Thus, it can be concluded from the given table that there is low productivity, most of the people are employed in rural areas especially in agricultural and allied activities which require low skill, low female participation in India in 1972-73.
Question12. The following table shows the population and worker population ratio for India in 1999-2000. Can you estimate the workforce (urban and total) for India?
Estimates of population (in crores)
Worker population ratio
Estimated No. workers (in crores)
X 41.9 =
Estimates of population (in crores)
Worker population ratio
Estimated No. workers (in crores)
41.9 = 30.12
Estimated workforce in urban area for India = 9.61124 crores
Estimated total workforce for India = 39.65 crores
Question13. Why are regular salaried employees more in urban areas than rural areas?
Answer: The following are the reasons for higher regular salaried employees in urban areas than in rural areas:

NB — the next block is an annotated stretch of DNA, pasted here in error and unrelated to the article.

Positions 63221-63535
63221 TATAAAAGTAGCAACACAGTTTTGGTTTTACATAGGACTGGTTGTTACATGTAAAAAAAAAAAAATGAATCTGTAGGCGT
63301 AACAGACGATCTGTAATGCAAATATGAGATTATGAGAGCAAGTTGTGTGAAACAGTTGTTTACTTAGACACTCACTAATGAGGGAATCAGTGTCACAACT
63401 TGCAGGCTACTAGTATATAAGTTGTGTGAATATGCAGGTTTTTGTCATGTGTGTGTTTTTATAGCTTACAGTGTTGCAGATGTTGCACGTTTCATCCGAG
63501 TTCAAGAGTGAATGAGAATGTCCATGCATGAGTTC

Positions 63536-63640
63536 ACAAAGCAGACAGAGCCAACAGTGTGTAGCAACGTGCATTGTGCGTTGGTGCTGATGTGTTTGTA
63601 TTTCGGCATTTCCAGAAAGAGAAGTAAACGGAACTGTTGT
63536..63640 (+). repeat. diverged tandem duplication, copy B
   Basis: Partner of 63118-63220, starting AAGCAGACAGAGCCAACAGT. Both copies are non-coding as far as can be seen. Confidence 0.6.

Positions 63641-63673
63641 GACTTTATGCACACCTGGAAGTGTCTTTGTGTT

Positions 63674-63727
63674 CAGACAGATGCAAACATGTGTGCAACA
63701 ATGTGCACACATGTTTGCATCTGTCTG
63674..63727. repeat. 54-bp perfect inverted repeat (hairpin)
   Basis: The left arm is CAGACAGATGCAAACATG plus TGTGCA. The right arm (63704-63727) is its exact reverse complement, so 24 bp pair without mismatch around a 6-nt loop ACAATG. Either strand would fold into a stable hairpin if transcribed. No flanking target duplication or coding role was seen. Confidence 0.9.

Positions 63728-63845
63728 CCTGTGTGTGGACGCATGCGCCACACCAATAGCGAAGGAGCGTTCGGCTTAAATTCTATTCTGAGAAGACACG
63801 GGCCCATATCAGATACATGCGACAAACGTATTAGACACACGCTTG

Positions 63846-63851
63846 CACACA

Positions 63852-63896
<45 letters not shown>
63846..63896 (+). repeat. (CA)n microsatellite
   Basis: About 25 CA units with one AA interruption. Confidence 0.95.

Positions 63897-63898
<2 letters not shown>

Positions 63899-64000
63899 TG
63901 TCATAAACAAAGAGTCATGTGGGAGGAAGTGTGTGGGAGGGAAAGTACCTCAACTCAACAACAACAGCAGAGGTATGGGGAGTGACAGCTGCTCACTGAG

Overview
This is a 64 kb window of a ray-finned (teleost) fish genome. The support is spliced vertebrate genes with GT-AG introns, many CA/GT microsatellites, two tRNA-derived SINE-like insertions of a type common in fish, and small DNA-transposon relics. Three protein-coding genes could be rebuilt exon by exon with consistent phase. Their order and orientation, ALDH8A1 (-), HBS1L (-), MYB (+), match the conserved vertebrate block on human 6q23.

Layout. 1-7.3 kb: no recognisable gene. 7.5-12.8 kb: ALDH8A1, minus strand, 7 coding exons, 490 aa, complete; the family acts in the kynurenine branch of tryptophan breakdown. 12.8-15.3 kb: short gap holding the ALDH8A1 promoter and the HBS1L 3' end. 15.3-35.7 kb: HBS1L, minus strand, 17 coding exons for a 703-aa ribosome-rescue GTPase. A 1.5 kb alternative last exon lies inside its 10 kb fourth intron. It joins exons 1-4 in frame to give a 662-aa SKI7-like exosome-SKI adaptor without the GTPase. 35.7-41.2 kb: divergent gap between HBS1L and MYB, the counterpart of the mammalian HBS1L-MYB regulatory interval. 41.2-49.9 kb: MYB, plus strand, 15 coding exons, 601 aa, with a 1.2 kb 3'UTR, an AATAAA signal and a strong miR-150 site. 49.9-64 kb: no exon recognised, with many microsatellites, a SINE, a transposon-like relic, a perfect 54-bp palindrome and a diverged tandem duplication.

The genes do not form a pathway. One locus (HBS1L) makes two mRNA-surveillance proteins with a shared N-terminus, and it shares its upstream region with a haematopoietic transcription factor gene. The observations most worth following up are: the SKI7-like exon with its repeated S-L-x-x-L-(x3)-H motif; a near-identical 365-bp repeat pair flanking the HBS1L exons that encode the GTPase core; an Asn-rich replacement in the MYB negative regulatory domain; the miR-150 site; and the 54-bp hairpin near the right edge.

After independence, Indian government adopted policies that favour the development especially of basic infrastructure in urban areas. Since the basic infrastructure is imperative for the establishment of any factory, industry, etc. this led to the development of industries, skilled based professional units in urban areas. Thus, it promoted higher regular salaried employees in urban areas.
Government has implemented various laws to regulate formal sectors that promote regular employment. These laws are prominently followed in urban areas. Thus, most of the industries in urban areas follow these rules and hire workers on regular basis which may not be the case in rural areas.
An enterprise in urban area engaged in work that requires workers on regular basis whereas rural areas predominated by agricultural sector which is heavily depended on monsoon.
Question14. Why are less women found in regular salaried employment?